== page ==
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Families, drivers, business & climate are winners

Jeanette Fitzsimons MP
Government Spokesperson on Energy Efficiency and Conservation
11 October 2007 Media Statement

Families, drivers, business and climate are energy efficiency winners

The launch of the New Zealand Energy Efficiency and Conservation Strategy (NZEECS) is great news for families, drivers, business and efforts to tackle climate change, says the Government Spokesperson on Energy Efficiency and Conservation, Jeanette Fitzsimons.

Highlights include:
• Up to 180,000 insulation, clean heat or solar hot water upgrades
• More work to improve the efficiency of appliances to realise cumulative savings worth $2.7 billion for Kiwi consumers by 2025
• Over $8 million for energy efficiency programmes to improve the competitiveness of business; including the primary production and tourism sectors, and to boost the uptake of wood for heating
• A new target to improve the fuel economy of vehicles entering the fleet by around 25 per cent, saving 441 million litres of fuel, by 2015
• Increased emphasis on transport demand management and clear priority given to public transport and walking and cycling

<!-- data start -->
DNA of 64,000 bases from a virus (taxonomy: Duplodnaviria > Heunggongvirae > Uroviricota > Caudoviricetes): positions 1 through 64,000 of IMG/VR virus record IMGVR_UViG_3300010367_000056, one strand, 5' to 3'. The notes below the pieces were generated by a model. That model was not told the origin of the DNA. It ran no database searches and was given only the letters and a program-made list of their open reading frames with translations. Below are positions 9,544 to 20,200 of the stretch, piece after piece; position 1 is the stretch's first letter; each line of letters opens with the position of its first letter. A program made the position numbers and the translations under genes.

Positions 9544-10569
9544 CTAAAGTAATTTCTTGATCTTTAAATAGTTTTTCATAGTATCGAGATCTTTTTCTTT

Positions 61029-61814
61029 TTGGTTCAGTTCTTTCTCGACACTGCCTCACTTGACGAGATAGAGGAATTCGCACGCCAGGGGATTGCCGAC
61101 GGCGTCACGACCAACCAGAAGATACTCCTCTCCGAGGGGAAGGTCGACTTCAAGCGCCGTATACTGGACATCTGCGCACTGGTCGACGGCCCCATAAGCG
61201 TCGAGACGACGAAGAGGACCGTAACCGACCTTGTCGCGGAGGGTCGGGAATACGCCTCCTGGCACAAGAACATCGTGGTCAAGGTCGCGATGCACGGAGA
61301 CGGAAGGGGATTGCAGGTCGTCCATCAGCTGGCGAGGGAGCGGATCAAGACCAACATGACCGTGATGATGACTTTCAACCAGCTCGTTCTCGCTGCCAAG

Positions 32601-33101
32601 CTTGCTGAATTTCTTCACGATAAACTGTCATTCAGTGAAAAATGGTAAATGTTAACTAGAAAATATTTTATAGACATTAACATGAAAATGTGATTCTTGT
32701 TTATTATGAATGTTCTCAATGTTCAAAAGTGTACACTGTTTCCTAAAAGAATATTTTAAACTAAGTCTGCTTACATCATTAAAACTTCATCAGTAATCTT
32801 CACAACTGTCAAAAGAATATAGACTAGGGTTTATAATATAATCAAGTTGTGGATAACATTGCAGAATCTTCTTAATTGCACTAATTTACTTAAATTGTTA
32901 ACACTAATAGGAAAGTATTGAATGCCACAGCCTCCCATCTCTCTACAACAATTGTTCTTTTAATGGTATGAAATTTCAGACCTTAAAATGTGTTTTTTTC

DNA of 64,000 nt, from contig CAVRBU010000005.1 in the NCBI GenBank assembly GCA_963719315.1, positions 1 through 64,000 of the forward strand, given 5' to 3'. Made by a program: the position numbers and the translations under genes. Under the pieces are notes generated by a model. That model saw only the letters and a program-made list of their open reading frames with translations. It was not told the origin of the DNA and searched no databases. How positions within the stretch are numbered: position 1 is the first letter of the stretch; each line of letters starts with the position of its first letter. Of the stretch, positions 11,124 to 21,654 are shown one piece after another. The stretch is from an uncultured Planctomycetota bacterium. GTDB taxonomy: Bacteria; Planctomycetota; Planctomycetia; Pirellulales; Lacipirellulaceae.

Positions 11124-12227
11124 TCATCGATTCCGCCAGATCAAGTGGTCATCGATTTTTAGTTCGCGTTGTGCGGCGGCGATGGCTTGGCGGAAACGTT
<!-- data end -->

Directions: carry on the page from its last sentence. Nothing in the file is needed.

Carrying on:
“This is an action plan to make a real difference to Kiwi families so that they can live in warmer, drier, healthier homes that cost less to heat; for business to become more competitive; and to save money and emissions in the transport sector,” says Jeanette Fitzsimons.

“The Strategy is set to deliver annual non-transport energy savings of 30 PetaJoules per year by 2025. That’s the same as the electricity used by 30 cities the size of Nelson in 2006 or 18 months of coal-fired production from Huntly, at 2006 levels. In transport, cumulative savings by 2025 will be around 4.8 billion litres of fuel.

“Energy efficiency and conservation programmes represent great value for money. Our commercial programmes demonstrate good business nous and between 2001 and 2005 delivered $88 million in energy savings. But the benefits also extend to health and air quality improvements and emissions savings. A recent study found a combined health and energy savings return of $2.20 for every dollar spent on home energy efficiency retrofits.

“But we must see this strategy as just the start. More investment and the involvement of all New Zealanders will be needed over time if we are to make the most of the potential savings on offer,” Jeanette Fitzsimons says.

Key actions in the New Zealand Energy Efficiency and Conservation Strategy

The New Zealand Energy Efficiency and Conservation Strategy (NZEECS) is an action plan to:

• Promote sustainability as part of New Zealand’s national identity
• Improve the quality of life for New Zealand families
• Drive economic transformation in business

It is an action plan for many of the programmes in the New Zealand Energy Strategy and its programmes are complementary to the Emissions Trading Scheme in achieving emissions reductions. It targets actions in five areas:

Energywise homes
Warmer, drier, healthier homes with reduced energy costs for Kiwi families

• 70,000 interest free loans for insulation, energy efficiency or clean heat retrofits by 2015
• 72,200 insulation, and 4,000 clean heat retrofits for low income families by 2012